Day 14Above: Eru Heke in Freedom is Behind My Breath (on this afternoon at the Blyth Performing Arts Centre).
Reviews from Sunday's shows
Anna Soutar wrote a lovely review of Kokako's Song for The Hook:
"When we arrive the front of the stage is floating on a sea of coloured spots, like lily pads in a pond. Within moments, the children – several dozens of them – have plonked themselves down like so many coloured frogs..."
Kim Buckley felt Kokako's Song, though amusing, was a missed opportunity for utilising te reo in her Theatreview.
And Jess Soutar Barron captured our last hurrah in the Spiegeltent with her review of Carnivorous Plant Society and Hopetoun Brown:
"This is a musical lovefest, set alongside a Fest lovefest. And tonight, together, we’re blowing the top off the Big Top."
Blog post: 9am
Our final day of a breathtaking two weeks' of performing arts, creative arts, ideas and inspiration. There's been a real sense of community spirit as we've gathered round the fire (or festival brazier as the case may be), hearing stories, sharing journeys and experiences. It's been emotional, provoking, awakening, entertaining, the whole plethora of descriptives. Our cup is full.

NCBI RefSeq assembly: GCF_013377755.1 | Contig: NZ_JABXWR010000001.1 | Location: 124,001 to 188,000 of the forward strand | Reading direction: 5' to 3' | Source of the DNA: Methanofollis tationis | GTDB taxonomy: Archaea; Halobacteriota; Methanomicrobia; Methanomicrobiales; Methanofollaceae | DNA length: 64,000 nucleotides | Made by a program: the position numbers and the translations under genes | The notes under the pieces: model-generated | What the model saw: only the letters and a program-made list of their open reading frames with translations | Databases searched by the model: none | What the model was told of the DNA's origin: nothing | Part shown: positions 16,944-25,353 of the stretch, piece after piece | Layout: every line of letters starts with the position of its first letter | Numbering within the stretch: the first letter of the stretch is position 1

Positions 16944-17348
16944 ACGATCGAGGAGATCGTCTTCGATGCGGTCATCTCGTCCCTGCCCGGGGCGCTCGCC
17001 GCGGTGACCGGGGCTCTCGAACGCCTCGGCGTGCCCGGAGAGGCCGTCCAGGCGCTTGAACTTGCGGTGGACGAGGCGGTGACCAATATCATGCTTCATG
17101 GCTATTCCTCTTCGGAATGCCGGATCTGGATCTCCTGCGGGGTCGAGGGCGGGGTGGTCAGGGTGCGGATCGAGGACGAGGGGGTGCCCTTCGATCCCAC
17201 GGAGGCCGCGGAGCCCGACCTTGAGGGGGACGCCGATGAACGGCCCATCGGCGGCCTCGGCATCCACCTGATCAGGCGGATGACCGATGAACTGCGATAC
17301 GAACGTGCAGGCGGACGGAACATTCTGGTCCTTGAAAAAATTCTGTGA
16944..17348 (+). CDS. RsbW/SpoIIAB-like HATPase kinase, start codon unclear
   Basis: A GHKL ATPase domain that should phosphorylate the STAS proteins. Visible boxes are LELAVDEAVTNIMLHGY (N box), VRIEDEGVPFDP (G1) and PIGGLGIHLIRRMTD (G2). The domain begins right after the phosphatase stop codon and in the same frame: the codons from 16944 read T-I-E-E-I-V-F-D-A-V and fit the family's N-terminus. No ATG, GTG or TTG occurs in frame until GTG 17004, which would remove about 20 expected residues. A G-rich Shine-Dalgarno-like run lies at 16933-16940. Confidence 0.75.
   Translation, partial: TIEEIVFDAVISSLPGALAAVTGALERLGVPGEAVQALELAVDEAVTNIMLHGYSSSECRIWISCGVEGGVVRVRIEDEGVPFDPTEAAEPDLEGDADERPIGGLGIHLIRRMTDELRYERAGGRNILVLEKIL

This weekend in particular has been a beautiful seed-planting for future works and a celebration of our local creatives and potential, with the Festival of Youth, the Human Project's performance piece Meta, the debut of original work by Canopy and the premiere of Freedom is Behind My Breath.
The Hook have published insightful reviews of all four - thehook.nz.
This morning Kokako's Song will delight children in the Spiegeltent (tickets still available on the door); Puti Lancaster and Owen McCarthy's gentle, resonant theatre piece, Freedom is Behind My Breath, is on at the Blyth at 4pm; and we will finish with the "shining, uplifting delight" that is Carnivorous Plant Society and Hopetoun Brown - what a way to go out!
Our Festival Finale concert was sold-out long ago, but we do still have tickets to Freedom is Behind My Breath.
"Puti Lancaster conveys profound empathy for people and their stories, then forms this astutely, delicately into resonate theatre," writes Megan Seawright. "Every moment of the work was welcoming."
“I’m going to talk with my whanau, deep and real.” Audience member